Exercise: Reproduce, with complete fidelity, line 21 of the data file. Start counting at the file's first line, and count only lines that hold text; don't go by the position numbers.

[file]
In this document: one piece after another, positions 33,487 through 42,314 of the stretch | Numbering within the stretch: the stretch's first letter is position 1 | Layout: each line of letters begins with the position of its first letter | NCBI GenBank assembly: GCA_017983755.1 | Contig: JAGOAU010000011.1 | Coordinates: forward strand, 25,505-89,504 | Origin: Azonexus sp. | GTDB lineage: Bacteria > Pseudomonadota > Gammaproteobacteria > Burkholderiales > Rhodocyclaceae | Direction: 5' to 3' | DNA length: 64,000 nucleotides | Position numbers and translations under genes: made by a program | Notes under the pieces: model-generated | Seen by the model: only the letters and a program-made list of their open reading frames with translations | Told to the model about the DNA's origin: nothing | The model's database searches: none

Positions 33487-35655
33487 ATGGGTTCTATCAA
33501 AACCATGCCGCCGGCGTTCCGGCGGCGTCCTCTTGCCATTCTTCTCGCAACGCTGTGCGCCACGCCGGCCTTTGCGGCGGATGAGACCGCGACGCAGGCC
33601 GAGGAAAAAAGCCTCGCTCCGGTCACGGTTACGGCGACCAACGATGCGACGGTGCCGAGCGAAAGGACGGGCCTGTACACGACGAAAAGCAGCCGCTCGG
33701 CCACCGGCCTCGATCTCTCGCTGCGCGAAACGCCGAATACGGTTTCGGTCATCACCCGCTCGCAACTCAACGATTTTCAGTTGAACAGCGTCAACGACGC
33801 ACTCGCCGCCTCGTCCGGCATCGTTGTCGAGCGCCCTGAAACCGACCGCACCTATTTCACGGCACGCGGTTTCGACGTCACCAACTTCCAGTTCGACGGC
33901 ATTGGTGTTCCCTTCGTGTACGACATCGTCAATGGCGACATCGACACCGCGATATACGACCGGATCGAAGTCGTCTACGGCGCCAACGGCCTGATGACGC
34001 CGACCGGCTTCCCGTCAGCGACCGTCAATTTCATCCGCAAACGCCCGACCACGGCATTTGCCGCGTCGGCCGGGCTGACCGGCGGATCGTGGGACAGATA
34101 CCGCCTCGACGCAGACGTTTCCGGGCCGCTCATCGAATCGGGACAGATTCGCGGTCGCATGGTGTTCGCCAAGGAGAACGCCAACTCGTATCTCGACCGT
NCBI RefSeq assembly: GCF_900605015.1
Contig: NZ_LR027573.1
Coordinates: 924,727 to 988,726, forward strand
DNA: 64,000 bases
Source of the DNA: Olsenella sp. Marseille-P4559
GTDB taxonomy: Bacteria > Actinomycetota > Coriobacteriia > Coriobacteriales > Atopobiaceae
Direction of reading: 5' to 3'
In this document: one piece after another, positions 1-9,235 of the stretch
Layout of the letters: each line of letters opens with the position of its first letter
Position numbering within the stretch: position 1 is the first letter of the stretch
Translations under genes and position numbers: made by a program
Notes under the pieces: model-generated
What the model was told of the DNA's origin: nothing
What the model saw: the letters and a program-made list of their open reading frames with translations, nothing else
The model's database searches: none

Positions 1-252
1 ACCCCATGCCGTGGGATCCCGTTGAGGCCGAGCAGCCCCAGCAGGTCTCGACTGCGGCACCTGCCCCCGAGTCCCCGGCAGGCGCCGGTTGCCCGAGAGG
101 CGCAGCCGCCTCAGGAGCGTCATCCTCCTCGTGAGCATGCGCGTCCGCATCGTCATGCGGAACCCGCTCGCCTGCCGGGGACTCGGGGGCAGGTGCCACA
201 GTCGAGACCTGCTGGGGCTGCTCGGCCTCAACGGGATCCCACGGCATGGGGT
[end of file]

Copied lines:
Translations under genes and position numbers: made by a program